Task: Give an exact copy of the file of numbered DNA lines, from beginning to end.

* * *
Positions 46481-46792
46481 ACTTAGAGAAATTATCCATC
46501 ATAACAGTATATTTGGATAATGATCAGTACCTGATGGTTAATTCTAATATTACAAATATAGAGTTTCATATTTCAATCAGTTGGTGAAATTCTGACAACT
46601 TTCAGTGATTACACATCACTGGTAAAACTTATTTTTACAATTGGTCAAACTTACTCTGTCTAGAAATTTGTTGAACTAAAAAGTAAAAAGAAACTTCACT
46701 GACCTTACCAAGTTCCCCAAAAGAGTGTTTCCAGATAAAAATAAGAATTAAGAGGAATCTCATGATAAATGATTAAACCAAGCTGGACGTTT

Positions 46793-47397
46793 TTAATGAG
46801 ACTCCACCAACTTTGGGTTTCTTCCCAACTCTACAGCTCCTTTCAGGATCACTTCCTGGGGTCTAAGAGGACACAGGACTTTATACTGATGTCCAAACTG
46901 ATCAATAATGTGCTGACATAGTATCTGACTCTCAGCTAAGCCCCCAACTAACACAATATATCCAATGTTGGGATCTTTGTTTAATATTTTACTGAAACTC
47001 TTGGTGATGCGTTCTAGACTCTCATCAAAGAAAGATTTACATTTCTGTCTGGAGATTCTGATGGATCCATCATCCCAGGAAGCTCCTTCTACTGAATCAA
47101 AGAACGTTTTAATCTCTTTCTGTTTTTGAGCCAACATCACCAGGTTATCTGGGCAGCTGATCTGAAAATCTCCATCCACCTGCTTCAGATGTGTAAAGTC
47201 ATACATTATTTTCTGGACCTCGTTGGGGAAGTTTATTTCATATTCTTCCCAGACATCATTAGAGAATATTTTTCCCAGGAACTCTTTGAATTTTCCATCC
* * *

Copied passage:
Positions 46481-46792
46481 ACTTAGAGAAATTATCCATC
46501 ATAACAGTATATTTGGATAATGATCAGTACCTGATGGTTAATTCTAATATTACAAATATAGAGTTTCATATTTCAATCAGTTGGTGAAATTCTGACAACT
46601 TTCAGTGATTACACATCACTGGTAAAACTTATTTTTACAATTGGTCAAACTTACTCTGTCTAGAAATTTGTTGAACTAAAAAGTAAAAAGAAACTTCACT
46701 GACCTTACCAAGTTCCCCAAAAGAGTGTTTCCAGATAAAAATAAGAATTAAGAGGAATCTCATGATAAATGATTAAACCAAGCTGGACGTTT

Positions 46793-47397
46793 TTAATGAG
46801 ACTCCACCAACTTTGGGTTTCTTCCCAACTCTACAGCTCCTTTCAGGATCACTTCCTGGGGTCTAAGAGGACACAGGACTTTATACTGATGTCCAAACTG
46901 ATCAATAATGTGCTGACATAGTATCTGACTCTCAGCTAAGCCCCCAACTAACACAATATATCCAATGTTGGGATCTTTGTTTAATATTTTACTGAAACTC
47001 TTGGTGATGCGTTCTAGACTCTCATCAAAGAAAGATTTACATTTCTGTCTGGAGATTCTGATGGATCCATCATCCCAGGAAGCTCCTTCTACTGAATCAA
47101 AGAACGTTTTAATCTCTTTCTGTTTTTGAGCCAACATCACCAGGTTATCTGGGCAGCTGATCTGAAAATCTCCATCCACCTGCTTCAGATGTGTAAAGTC
47201 ATACATTATTTTCTGGACCTCGTTGGGGAAGTTTATTTCATATTCTTCCCAGACATCATTAGAGAATATTTTTCCCAGGAACTCTTTGAATTTTCCATCC